Church leaders organize voter campaign, denounce Kansas voter ID laws

06/06/2014 6:44 PM

08/08/2014 10:24 AM

Denouncing voter ID laws they say prevent people from going to the polls, a group of African-American church leaders on Friday announced a new get-out-the-vote campaign.

They say the new laws are an attempt to turn back the clock on civil rights, and they vowed not to let it happen.

“We will not turn back, we will not sit down,” the Rev. Dr. Carieta Cain Grizzell, pastor of Grant Chapel AME Church in Wichita, said during a news conference at St. Paul AME Church in Wichita. “We are not going to stand for Jim Crow-ism, we are not going to stand for gerrymandering, we are not going to stand for anything that has discriminated against the people of God.”

The leaders are attending the annual Midwest Conference Fifth Episcopal District at the Marriott Hotel, 9100 Corporate Hills Drive. The conference represents about 120 churches in Kansas, Nebraska and Missouri.

Grizzell said all the church leaders at the conference will tell their members to get out the vote when they return to their states. The churches will work with each other and with community organizations and colleges to provide training and education to help register new voters and get those who have already registered out to the polls. The goal is to mobilize at least 80 percent of the eligible voters in their churches and communities to vote in the Aug. 5 primary elections and the Nov. 4 general election.

“We believe the right to vote is precious. It’s a treasure that has been granted to our ancestors. They fought and sacrificed their lives for it,“ she said.

The Rev. Reuben Eckels, of New Day Christian Church in Wichita, said laws created by Kansas Secretary of State Kris Kobach have made it harder for minorities and first-time voters to vote. The laws require a photo ID to vote and proof of citizenship for new voter registrations.

He called the laws an effort to “turn back the clock on our rights using an old strategy with a new name called ‘Voter ID.’”

“We will not take it,” Eckels said. “We will not go back.”

The right to vote has allowed African-Americans to attend schools, have jobs, and have the right to life, liberty and the pursuit of happiness, he said.

The voter ID laws go against the legacy of Kansas as the state of John Brown, the Brown v. Board of Education U.S. Supreme Court decision, the Dockum Drug Store sit-in in Wichita, and its history as a free state rather than a slave state, Eckels said.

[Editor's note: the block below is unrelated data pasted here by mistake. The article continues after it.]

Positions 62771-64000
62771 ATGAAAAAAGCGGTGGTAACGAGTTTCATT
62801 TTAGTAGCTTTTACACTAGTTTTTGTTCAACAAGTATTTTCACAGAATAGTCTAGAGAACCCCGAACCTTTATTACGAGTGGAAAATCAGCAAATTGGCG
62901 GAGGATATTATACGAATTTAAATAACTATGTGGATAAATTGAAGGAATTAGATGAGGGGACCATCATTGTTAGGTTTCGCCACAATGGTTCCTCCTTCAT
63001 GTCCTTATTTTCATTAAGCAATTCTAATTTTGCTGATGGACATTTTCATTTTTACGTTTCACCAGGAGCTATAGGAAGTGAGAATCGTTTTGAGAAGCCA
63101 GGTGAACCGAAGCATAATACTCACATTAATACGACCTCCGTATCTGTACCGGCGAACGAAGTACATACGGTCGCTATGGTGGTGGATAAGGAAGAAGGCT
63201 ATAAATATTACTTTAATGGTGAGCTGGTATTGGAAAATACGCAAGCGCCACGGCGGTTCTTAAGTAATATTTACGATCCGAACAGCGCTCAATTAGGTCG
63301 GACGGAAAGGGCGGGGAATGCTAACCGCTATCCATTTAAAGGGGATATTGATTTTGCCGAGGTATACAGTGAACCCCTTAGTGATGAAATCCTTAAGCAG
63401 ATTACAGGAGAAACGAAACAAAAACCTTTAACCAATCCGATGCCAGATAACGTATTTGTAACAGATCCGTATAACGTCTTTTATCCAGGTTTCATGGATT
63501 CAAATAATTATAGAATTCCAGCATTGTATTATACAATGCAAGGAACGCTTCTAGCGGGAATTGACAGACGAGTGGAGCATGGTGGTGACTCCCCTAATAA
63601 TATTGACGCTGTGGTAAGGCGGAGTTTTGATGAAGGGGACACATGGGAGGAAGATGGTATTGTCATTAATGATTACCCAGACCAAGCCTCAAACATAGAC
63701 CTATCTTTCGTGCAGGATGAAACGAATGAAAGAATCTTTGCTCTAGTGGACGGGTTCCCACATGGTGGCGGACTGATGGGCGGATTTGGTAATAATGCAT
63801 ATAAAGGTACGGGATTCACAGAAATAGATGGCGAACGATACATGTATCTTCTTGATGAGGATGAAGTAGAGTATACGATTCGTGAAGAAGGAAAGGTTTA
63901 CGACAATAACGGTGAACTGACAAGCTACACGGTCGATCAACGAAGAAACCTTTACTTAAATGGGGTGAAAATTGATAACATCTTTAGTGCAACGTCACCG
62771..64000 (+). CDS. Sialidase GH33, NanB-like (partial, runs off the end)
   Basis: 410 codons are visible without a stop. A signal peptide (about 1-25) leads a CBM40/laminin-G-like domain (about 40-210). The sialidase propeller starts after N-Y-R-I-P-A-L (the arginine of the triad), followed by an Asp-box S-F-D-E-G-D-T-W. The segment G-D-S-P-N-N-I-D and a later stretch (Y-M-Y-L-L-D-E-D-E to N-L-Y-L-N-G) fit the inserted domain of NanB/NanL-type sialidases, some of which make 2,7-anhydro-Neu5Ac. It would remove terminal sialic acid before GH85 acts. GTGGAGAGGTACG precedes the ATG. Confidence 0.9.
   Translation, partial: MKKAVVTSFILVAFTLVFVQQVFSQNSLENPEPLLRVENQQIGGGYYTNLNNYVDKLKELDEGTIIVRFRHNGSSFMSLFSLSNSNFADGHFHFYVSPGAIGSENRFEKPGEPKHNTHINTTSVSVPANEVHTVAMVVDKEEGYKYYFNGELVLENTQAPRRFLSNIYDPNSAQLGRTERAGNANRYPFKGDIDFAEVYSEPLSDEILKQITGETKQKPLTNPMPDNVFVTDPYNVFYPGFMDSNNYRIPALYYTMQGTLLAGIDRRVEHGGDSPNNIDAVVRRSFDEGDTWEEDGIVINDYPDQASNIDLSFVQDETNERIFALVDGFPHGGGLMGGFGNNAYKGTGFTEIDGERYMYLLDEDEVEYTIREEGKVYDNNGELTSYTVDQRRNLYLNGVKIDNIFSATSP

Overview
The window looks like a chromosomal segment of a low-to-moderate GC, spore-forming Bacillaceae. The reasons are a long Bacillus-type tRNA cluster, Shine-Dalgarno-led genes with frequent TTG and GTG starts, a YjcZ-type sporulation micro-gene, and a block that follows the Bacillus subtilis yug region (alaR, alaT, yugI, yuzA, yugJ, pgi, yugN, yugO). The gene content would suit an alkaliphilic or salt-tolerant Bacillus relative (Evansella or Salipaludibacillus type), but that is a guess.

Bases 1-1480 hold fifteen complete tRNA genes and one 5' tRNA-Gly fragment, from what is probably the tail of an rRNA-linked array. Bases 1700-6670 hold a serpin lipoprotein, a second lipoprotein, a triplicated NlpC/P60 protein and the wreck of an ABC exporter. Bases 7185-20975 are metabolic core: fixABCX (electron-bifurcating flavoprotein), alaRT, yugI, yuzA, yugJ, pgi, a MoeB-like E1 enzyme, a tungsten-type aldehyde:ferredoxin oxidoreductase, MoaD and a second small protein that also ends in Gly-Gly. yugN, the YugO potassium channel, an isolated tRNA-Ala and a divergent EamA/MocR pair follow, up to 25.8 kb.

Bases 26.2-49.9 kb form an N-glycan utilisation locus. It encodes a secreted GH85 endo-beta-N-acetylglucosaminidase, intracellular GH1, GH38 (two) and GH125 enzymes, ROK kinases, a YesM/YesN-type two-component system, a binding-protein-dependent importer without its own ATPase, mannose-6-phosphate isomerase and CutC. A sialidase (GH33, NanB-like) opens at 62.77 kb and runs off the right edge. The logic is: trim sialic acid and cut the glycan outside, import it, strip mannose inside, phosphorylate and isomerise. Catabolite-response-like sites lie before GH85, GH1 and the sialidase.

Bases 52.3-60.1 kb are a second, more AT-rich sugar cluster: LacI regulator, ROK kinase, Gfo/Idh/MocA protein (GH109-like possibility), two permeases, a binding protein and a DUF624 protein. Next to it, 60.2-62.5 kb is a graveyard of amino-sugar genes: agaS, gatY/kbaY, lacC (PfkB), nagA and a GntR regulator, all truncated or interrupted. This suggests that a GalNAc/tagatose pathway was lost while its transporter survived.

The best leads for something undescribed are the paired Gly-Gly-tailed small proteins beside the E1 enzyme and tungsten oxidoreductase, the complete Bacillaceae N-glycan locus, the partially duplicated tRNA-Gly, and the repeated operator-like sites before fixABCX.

The Rev. Wade Moore, of Christian Faith Centre in Wichita, who is president of the Greater Wichita Ministerial League, said the issue goes beyond African-Americans in Wichita. The voter drive will extend to the entire state.

“The right to vote is a powerful thing,” Moore said. “If we expect to have any hope, if we expect for our children to have any future, then we have to get out and vote and fight for our children.”

The Rev. Steven Shepard, of St. Paul A.M.E. Church, said the churches will join hands and go door to door to get out the vote.

“Let’s roll to the poll, and get souls to the polls,” he urged those attending the news conference.

Eckels said Kansas People’s Action, which represents about 1,300 people across the state, will host a voters education seminar in Wichita on June 21 and will start canvassing neighborhoods to get out the vote. It will help find documentation for first-time voters and take them to election offices to register, he said.

“If we can get them out in this midterm, we think we can turn back the attempt to take away the right to vote,” Eckels said.

Support for the effort is growing, Eckels said.

“I don’t think you’ve seen pastors like this in the last 20 years come together and say, ‘We’re going to stand for these rights,’” he said.

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